Back in the day, Bell Labs was funded by a monopoly with a lot of cash to do pure research. As such, they invented amazing stuff that helped the world. Most of it did not benefit AT&T financially, however.
I have a hard time believing that this model will work anymore within a 'for profit' company. Please, please, please don't take this statment to mean that I am an advocate of 'public' funded research. I just think that Bell Labs will never be returned to its 'Former Status'.
Your are right about the article being long--but it was even longer before editing out in-depth discussions of the other Nobel Prizes Bell Labs has won. I decided to emphasize the Arno/Penzias Nobel Prize not just because its anniversay is today, but because it serves as the model for the reborn Bell Labs--namely, that the Labs plans to sovle big industry problems while keeping an eye out for basic scientific discoveries uncovered along the way. Also, the contest is called the annual Bell Labs Prize, not the FutureX prize. FutureX is not a prize, but the internal roadmap for the reborn Labs--namely to "aim high" by encouraging the exploration of basic science discoveries encountered while working on big industry problems. And by-the-way, thanks for your comment. I always appreciate feedback even if its not exactly flattering :)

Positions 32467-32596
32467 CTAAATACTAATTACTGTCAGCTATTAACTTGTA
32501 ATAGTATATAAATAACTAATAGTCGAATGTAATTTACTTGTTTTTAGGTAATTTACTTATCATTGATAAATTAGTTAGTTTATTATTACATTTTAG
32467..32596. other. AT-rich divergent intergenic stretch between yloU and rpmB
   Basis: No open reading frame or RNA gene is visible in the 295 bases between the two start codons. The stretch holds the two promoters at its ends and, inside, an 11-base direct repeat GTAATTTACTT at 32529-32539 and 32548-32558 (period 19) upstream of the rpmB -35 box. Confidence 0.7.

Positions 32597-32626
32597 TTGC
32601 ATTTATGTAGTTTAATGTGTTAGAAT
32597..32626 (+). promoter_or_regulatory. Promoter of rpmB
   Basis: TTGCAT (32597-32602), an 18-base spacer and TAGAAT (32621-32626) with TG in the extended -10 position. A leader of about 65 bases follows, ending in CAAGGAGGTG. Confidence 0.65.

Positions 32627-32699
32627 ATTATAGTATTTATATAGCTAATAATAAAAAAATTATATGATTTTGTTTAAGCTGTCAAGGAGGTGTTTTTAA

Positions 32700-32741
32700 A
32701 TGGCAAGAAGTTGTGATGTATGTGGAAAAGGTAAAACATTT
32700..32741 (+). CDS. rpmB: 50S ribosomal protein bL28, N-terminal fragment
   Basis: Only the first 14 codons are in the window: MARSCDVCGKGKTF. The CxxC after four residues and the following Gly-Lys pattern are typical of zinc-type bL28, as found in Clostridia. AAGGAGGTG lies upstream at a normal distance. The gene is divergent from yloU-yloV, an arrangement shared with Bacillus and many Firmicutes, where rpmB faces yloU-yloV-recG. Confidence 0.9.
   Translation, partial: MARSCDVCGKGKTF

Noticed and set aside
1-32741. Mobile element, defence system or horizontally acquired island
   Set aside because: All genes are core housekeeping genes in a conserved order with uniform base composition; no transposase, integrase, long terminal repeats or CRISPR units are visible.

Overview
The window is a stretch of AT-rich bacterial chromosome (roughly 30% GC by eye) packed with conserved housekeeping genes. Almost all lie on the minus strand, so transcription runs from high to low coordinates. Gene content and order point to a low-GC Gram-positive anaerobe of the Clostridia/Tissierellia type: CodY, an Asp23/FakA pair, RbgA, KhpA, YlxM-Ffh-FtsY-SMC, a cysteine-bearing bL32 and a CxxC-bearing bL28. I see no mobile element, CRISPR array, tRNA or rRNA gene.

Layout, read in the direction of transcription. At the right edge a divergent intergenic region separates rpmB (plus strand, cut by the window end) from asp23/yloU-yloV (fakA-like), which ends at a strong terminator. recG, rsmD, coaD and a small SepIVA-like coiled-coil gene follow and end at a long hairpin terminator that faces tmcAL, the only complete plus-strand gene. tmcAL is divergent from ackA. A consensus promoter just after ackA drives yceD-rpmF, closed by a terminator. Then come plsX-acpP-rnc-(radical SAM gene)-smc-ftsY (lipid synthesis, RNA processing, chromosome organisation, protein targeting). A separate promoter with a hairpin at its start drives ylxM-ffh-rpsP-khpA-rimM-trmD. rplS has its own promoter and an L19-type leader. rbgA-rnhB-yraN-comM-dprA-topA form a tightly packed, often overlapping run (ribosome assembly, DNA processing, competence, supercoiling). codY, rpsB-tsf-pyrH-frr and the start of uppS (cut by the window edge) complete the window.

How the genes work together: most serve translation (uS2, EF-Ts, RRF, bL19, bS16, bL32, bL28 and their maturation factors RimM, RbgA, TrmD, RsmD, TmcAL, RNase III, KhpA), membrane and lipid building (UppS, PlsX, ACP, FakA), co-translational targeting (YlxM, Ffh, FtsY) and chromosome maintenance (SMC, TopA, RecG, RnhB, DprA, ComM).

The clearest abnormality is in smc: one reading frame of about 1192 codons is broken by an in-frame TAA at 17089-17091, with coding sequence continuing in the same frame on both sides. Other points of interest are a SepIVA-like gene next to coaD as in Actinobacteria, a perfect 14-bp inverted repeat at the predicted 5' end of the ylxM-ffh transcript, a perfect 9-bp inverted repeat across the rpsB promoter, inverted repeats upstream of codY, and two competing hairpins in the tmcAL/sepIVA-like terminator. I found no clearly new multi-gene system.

Seeing the headline that Bell Labs was coming back was exciting. Then I read the first page of the article where the Arno/Penzias discovery was discussed four different times. And the overall article discussed the FutureX prize several times. This article could have been half the length with the same information or the same length with a more in depth discussion of the lab.
A Book For All Reasons Bernard Cole1 Comment Robert Oshana's recent book "Software Engineering for Embedded Systems (Newnes/Elsevier)," written and edited with Mark Kraeling, is a 'book for all reasons.' At almost 1,200 pages, it ...